According to a recent report by RealtyTrac – a real-estate research organization – Florida led the nation in foreclosures during the third quarter of 2012. The increase in Florida foreclosures is especially concerning given the fragile state of the current economy.
According to the report, Florida had one foreclosure filing for every 117 homes during the most recently completed quarter. Interestingly, even though foreclosures dropped nationwide by 13 percent, Florida experienced a 14 percent increase in foreclosures when compared to the same quarter a year earlier. This recent foreclosure jump represents the first time since 2005 that Florida has led the nation in foreclosures.
In addition, the report indicated that central Florida had a higher foreclosure rate than the state as a whole – with a total of 8,896 foreclosure actions being filed in the third quarter alone.
Several theories have been posited for the recent spike in Florida foreclosure activity, with some experts placing the blame on the hedge funds that have been buying up properties at foreclosure auctions. Because of this, it has been argued that there is more incentive for banks to simply start the foreclosure process in the hopes of a hedge fund buying the property as opposed to marketing the properties as a short sale.
Options Available to Florida Homeowner Going Through Foreclosure
First and foremost, it is important for all Florida homeowners facing foreclosure to review all real-estate and legal documents – perhaps with the assistance of an attorney – as errors are more common than a person may think. For instance, inadequate documentation was at the center of the “robo-signing” dispute that settled earlier this year.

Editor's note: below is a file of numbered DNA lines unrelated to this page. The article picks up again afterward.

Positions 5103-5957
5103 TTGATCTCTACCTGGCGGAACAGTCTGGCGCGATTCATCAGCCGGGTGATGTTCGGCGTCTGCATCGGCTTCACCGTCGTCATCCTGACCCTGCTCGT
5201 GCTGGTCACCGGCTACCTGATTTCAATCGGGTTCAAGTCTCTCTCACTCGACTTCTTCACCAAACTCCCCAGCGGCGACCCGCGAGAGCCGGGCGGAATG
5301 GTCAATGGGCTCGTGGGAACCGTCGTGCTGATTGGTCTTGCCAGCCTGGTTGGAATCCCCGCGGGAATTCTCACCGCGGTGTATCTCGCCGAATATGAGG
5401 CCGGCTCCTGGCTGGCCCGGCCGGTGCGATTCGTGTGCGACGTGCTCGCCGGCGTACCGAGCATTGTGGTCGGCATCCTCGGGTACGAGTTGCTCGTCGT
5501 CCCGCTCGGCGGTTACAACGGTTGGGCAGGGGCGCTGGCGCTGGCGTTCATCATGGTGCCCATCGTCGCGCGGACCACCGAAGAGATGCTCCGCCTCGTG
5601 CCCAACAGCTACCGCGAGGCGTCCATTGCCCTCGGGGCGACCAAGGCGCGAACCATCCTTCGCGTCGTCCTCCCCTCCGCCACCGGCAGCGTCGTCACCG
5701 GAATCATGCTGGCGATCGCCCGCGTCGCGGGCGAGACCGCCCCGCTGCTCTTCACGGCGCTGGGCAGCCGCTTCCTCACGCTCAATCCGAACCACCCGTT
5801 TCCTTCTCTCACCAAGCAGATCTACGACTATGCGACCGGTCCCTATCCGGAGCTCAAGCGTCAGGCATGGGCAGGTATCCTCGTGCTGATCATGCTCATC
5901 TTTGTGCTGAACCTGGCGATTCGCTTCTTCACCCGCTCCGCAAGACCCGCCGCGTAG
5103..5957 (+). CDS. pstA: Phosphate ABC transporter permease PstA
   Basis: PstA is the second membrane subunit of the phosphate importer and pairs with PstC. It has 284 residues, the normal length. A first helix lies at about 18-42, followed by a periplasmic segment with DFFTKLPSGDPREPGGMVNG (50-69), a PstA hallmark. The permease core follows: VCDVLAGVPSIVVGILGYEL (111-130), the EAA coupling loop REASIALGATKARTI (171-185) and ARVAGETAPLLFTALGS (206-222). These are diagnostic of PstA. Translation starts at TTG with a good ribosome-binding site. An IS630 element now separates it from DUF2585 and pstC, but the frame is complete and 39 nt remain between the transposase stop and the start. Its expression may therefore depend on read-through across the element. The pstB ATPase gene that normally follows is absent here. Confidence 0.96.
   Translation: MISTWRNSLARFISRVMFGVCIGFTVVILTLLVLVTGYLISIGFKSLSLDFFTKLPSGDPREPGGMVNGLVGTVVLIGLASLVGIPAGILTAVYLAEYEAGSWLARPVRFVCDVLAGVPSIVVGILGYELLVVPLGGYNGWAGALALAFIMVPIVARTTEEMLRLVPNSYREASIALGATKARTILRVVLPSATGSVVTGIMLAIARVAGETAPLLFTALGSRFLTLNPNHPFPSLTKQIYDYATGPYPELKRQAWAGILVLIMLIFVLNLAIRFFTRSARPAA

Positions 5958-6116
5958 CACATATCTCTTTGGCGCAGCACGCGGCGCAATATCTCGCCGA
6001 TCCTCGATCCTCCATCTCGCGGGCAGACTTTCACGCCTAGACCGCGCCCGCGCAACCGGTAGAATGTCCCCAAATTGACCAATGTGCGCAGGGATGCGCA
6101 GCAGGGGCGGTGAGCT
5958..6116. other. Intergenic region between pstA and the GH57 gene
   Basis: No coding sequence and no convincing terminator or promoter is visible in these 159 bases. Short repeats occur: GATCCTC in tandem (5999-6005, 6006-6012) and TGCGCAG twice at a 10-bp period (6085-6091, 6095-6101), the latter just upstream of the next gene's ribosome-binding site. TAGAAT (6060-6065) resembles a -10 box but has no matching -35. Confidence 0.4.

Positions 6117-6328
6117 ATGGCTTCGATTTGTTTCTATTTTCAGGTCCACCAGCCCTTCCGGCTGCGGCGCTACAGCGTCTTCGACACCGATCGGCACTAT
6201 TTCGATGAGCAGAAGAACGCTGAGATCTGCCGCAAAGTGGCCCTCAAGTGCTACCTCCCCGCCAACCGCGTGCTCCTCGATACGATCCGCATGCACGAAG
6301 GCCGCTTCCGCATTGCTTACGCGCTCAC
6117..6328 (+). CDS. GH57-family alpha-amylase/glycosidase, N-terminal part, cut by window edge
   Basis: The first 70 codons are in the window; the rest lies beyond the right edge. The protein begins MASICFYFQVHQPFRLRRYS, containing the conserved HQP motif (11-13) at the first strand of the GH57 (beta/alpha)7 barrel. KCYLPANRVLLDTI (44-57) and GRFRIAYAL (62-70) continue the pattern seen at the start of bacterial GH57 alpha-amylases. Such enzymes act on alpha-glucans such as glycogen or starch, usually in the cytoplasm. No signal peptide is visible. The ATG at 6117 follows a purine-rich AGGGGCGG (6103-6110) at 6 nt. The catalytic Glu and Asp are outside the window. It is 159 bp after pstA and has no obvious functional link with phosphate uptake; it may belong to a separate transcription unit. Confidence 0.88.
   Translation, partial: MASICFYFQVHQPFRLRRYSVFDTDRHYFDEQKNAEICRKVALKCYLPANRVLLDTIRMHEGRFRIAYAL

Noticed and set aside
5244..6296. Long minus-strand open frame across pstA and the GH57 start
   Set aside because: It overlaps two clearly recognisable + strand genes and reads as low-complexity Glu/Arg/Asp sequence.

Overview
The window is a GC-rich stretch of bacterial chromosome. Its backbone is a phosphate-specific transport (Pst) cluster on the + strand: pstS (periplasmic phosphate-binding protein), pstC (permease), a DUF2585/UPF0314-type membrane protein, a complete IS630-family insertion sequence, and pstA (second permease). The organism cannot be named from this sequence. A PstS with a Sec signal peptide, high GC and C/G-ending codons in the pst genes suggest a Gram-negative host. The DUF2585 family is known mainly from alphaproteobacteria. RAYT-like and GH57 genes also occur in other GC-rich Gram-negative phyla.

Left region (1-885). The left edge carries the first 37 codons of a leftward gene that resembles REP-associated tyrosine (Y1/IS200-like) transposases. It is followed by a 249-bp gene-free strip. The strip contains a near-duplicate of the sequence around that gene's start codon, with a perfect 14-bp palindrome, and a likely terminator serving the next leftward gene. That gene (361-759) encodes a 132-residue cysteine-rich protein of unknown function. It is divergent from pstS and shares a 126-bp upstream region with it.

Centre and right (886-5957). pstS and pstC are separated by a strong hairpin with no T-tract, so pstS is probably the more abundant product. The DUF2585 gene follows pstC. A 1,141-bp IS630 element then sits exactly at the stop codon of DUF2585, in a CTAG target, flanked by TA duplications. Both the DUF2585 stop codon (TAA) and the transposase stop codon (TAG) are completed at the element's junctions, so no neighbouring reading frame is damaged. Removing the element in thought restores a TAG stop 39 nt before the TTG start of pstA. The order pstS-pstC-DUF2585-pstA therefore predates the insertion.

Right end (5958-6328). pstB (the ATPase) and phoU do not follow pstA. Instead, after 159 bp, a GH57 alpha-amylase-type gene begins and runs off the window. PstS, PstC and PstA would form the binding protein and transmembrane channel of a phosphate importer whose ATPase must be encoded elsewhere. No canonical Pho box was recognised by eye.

The robo-signing scandal came to light when it was alleged that bank employees were signing factual court affidavits – which are required in many states during judicial foreclosure proceedings – even though the bank employees actually had no personal knowledge of the facts. Ultimately, this dispute ended in a nationwide settlement that created various loan modification and reduction programs.
Beyond loan modifications, there are other options available as well, such as bankruptcy. Not only does filing for bankruptcy immediately stop all foreclosure proceedings, but it may give the homeowner time to figure out how they want to proceed.
For example, a Chapter 13 bankruptcy may allow a homeowner to get current on their mortgage payments over a period of time, while a Chapter 7 bankruptcy may discharge various other debts, thus freeing up money to assist in making mortgage payments.
It is important to speak with an experienced foreclosure defense attorney as soon as possible to determine what option will work best for you – after all, the bank foreclosing on your home likely won’t have your best interests at heart.